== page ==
Published: May 23, 2021

KSA: Penalties waived if anti-concealment law violations are corrected by 23 August 2021

Summary

Saudis and non-Saudis who carry out economic activities in the Kingdom have until 1/15/1443H, corresponding to 23 August 2021, to rectify any non-compliance with the KSA Anti-Concealment Law and thereby be exempt from penalties stipulated under the law, other penalties resulting from the crime and its proceeds, as well as from paying income tax retroactively.

 

Background

The KSA Ministry of Commerce, in coordination with the National Anti-Commercial Concealment Program (Tasattur), issued regulations providing six option for companies and individuals to correct their legal status as it relates to commercial concealment, without penalty until 23 August 2021.

Typical violations of the Anti-Concealment Law (Royal Decree No. M/4 dated 1/1/1442H (corresponding to 20/8/2020), and its implementing regulations; Ministerial Resolution No. 00479 dated 20/7/1442H (corresponding to 4/3/2021AD)) include:

  • A non-Saudi investing in a corporate entity with activities that are restricted to wholly Saudi owned companies, without disclosing such foreigner ownership/investment to the Saudi government;
  • A foreign businesses establishing commercial operations in Saudi without first obtaining a foreign investment licence; and
  • Similar “fronting arrangements” such as nominee arrangements whereby the ultimate beneficiary is a non-Saudi national who did not obtain a foreign investment licence to carry out the business in Saudi Arabia, but nevertheless does through their Saudi partner who legally holds all of the shares in the business.

Regulations for Rectifying the Status of Anti-Concealment Law Violators, (the “Regulations”), as approved by the Ministry of Commerce, provides six options for rectifying the status of businesses in violation of the law, summarised as follows:

  1. Adding a non-Saudi partner into the business, after fulfilling the regulatory requirements that enable a non-Saudi to become a partner;
  2. Registering the ownership of the business in the name of the non-Saudi through an agreement between the Saudi and non-Saudi upon the transfer of ownership to the non-Saudi, after fulfilling the regulatory requirements that enable a non-Saudi to acquire a company;
  3. The Saudi national continues to practice the economic activity by introducing a new partner (Saudi or licensed foreign investor), after fulfilling the regulatory requirements and registering the same with the Ministry;
  4. The Saudi disposes of the business by sale, assignment, or dissolution;
  5. The non-Saudi obtains a Saudi premium residency (iqama); and
  6. The non-Saudi leaves the Kingdom permanently through a final exit visa, after submitting an undertaking to abandon his/her previous private business rights resulting from any transactions entered into in the business.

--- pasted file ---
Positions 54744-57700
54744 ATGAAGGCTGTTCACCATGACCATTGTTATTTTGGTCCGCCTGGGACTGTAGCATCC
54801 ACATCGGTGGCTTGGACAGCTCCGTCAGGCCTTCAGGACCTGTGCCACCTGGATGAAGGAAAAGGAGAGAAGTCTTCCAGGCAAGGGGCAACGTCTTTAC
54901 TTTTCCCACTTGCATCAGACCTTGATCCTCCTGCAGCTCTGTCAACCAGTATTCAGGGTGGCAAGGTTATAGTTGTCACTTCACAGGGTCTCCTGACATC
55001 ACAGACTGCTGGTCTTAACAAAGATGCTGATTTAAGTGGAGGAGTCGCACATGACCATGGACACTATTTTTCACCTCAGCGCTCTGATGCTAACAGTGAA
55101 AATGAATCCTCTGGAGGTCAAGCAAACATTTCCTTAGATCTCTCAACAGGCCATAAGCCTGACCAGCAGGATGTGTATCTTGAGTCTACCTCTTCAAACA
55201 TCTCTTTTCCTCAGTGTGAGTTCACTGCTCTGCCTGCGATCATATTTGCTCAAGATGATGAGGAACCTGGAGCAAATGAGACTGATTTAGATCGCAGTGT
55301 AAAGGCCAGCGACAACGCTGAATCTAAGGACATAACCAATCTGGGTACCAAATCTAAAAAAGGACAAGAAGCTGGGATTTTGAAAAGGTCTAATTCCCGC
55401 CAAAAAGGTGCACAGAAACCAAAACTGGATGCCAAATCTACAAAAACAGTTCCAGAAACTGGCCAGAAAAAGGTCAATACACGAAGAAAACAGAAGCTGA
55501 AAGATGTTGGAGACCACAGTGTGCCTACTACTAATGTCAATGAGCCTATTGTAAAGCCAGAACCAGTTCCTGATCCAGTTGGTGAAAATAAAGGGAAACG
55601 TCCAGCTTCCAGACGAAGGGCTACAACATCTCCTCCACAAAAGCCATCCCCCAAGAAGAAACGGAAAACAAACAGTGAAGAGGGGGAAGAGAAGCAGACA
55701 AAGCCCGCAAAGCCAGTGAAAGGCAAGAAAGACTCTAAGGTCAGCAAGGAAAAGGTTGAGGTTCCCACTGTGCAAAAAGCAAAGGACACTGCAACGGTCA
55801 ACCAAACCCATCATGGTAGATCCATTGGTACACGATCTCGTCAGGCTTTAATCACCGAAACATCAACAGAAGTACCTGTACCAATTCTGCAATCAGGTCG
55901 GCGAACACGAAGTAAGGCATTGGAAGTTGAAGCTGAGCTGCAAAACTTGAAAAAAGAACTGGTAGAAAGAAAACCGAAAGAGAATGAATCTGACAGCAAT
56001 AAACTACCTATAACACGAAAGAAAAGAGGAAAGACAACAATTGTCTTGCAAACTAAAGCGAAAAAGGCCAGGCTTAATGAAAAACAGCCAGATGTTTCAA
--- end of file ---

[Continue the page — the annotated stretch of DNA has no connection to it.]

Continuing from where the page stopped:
How to correct status

Those wishing to correct the situation of their businesses can apply electronically to the Ministry of Commerce by submitting a disclosure form and providing the requested documents and information, depending on the corrective action chosen from the six options outlined, above.

The request to correct a business’ status will be reviewed to verify that it meets the necessary requirements and applicants will be given a period of 90 days from notification of any delinquency to correct the same. If the request is still incomplete after 90 days, the applicant may be granted an additional 180 days to complete the corrective measures.

 

Exemption from Penalty

The Regulations provide that those who submit a request to the Ministry to rectify their status through one of the six options will be exempt from the penalties stipulated in the Anti-Concealment Law, other penalties resulting from the crime and its proceeds, as well as from paying income tax retroactively.

The Regulations clarify that such exemptions from penalties will not include violators who were arrested before submitting a request to rectify their situation, or those who were referred to the Saudi Bureau of Investigation and Prosecution or the competent court before submitting their request.

 

Conclusion

After 23 August 2021, companies not in compliance with the Anti-Concealment Law may be subject to harsh penalties. In general, violators may be subject to imprisonment of up to five years and/or a fine of not more than five million Saudi riyals, in addition to payment of all Zakat, taxes, and charges, as well as deportation for non-Saudis and the prevention of practicing a commercial activity in the Kingdom for up to five years for Saudi nationals.

Al Tamimi & Company has three offices across Saudi Arabia (Jeddah, Riyadh, and Al Khobar) and are able to assist businesses seeking to rectify their status and put in place associated agreements and contracts to bring their businesses in line with Saudi law.

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